A hypothesis which accommodates cosmic destruction and elect sote-riology makes sense of other passages in the text. Marsanesrefers to theend times, and the eschatological rewards of the elect:

    It is necessary [for you, (Marsanes), to know] those that are higher thanthese and tell them to the powers. For you (sg. masc.) will become [elect]with the elect ones (netsatP) [in the last] times ([an]aeeuNneouaeij)29

    Those who have received you will be given their choice reward (beke)

    for their endurance (pomon), and he will protect them from evils. But letnone of us be distressed For (the Great Father) looks upon them all[and] takes care of them all.30

    And the reward (beke) which will be provided for this one (sing.masc.) in this manner is salvation (oueei); but () the opposite willbefall there whoever commits sin. [The one who commits] sin by himself[] But you shall examine who is worthy (ziov) of revealing them,knowing that [those] who commit sin31

    These passages contrast the elect, who will receive their reward of salva-tion, with the non-elect, or sinners. The universalist statement that theGreat Father takes care of them all is tempered by the non-universalistreference to an opposite reward for sinners, that is a lack of salvation.The simplest solution is to assume that membership in the elect is opento all, but certainly not accepted by all. In this way, the Father takes

    28 Plotinus says that the Gnostics identify a new earth as the rational form of theworld (lgov ksmou[Plot., Enn. II 9 [33] 5,26-27] = Unt. p. 249 cf. C. Schmidt/V.MacDermot, The Books of Jeu [see note 27]); cf. Plot., Enn. II 9 [33] 11,11-12;VI 7 [38] 11.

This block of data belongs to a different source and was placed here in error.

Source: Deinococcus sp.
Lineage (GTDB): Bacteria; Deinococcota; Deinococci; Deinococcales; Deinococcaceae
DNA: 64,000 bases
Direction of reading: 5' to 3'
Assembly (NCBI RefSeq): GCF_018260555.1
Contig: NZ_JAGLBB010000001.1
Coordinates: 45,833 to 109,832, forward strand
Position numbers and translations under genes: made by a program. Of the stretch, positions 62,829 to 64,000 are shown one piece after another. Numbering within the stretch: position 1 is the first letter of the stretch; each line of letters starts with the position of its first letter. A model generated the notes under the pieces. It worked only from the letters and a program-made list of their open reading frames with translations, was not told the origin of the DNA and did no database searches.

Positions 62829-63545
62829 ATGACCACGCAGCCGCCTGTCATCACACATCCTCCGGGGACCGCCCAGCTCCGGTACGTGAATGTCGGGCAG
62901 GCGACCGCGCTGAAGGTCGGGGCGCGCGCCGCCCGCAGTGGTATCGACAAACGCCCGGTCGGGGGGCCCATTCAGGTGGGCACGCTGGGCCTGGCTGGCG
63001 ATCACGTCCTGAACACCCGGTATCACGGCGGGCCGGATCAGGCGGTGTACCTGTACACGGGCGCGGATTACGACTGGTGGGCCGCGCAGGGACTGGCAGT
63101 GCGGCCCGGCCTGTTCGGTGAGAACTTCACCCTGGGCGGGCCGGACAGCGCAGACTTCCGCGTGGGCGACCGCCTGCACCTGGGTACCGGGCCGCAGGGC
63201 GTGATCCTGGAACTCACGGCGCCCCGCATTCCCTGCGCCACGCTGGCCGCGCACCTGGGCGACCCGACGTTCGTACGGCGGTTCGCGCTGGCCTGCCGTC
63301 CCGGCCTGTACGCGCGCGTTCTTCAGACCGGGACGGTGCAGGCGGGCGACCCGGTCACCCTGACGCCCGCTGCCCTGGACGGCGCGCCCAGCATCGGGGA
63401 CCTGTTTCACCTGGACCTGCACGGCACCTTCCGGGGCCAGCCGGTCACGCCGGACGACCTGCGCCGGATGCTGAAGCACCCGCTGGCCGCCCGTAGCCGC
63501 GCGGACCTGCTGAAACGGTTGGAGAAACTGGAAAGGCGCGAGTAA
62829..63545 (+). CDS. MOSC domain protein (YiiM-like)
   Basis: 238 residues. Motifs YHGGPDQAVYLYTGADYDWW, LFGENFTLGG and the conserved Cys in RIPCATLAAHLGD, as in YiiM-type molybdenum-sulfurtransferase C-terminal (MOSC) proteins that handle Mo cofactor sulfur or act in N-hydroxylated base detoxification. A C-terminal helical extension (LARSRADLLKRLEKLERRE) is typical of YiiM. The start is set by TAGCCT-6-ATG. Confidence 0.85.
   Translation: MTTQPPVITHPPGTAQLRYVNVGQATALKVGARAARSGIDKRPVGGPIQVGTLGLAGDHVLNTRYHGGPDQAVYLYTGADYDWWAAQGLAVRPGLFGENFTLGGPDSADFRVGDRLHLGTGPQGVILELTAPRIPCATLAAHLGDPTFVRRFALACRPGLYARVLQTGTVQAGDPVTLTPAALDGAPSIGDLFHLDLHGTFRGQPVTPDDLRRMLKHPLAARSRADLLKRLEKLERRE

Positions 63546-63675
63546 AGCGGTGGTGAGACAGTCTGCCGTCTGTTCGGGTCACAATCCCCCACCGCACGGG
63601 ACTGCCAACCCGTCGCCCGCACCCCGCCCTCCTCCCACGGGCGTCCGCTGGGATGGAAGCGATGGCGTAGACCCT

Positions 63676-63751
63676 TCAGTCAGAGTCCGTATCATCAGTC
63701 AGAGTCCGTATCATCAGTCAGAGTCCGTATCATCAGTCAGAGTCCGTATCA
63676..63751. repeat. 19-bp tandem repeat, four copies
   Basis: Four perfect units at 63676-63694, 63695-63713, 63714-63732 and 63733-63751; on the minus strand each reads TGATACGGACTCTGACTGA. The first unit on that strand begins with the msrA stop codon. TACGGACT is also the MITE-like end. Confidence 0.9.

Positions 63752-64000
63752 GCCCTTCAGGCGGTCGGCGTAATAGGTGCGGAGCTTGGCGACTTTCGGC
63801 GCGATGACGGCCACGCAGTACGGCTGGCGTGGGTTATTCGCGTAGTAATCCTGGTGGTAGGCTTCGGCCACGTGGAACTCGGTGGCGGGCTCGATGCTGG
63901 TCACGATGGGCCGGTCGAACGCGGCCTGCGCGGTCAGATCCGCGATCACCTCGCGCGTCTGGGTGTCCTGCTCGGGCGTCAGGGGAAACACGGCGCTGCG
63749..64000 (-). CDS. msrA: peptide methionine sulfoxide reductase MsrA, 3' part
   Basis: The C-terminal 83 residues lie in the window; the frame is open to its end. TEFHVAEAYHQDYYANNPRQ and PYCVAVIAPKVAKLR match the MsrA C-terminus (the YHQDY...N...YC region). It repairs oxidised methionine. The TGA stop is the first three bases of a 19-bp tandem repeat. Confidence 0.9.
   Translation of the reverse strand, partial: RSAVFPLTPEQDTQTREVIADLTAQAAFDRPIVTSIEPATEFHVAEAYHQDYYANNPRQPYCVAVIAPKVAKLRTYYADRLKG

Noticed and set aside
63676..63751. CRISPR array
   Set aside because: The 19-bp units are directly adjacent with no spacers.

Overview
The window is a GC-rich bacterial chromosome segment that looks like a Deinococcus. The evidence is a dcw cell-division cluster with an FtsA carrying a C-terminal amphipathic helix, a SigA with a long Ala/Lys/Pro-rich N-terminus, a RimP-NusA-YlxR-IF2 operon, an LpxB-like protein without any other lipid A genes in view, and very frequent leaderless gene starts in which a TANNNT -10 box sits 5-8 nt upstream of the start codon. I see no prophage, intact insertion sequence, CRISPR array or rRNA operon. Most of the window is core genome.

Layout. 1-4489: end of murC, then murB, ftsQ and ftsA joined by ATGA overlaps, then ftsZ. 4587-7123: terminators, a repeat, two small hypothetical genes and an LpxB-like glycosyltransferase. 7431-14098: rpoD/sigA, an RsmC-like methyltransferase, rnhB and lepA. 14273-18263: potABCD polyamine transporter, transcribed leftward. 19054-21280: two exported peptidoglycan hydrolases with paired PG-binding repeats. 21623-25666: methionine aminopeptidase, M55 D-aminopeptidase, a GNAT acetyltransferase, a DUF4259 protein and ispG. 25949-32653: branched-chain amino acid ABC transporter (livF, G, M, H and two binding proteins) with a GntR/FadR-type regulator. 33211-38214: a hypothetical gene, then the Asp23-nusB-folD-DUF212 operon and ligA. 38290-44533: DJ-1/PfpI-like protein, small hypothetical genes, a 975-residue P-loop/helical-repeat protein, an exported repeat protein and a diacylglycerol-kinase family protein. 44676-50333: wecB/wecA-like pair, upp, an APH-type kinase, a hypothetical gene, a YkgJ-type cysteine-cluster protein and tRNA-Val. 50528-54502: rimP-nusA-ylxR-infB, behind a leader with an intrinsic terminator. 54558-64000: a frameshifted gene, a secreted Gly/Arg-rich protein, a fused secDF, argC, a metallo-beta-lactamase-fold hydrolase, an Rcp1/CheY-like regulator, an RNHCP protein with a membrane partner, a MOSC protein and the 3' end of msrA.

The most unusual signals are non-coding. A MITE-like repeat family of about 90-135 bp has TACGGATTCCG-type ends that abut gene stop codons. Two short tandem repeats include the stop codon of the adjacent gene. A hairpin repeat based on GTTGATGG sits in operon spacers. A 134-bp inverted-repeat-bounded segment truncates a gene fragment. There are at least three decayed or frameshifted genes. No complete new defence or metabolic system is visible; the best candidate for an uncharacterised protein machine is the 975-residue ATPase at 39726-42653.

29 Mar, NHC X,1 p. 10,13-18, agreeing with Poirier (P.-H. Poirier, Commentaire:Marsans, in: Marsans [see note 14], 400) that the use of [pa]ev indicates achange of speaker, probably a supernatural authority (i.e. an agent of the Barbelo),who addresses, in the first-person masculine singular, Marsanes. B.A. Pearson, Notes:Marsanes (see note 17), 278, sees Marsanes as talking to his audience, with the use ofthe singular instead of the plural as a textual corruption.Turner recognizes the escha-tological import of the passage but simply states that it is quite unclear whetherthis reflects a scene of a final cosmic judgment, or merely the periodic judgment ofindividual that occurs between successive reincarnations of the soul. J.D. Turner,Introduction: Marsanes (see note 14), 38-39.

    30 Mar, NHC X,1 p. 1,14-25. P.-H. Poirier, Commentaire: Marsans, in: Marsans (seenote 14), 365-366., stresses the paraenetic context and recalls the elect at p. 10,16-23.

    31 Mar, NHC X,1 p. 40,2-23.

  • 8/9/2019 Burns - Sethian Eschatology and Christian Platonism-libre


    178 DYLAN M. BURNS

    care of them, the sinners, but some will not repent and inherit only theopposite reward.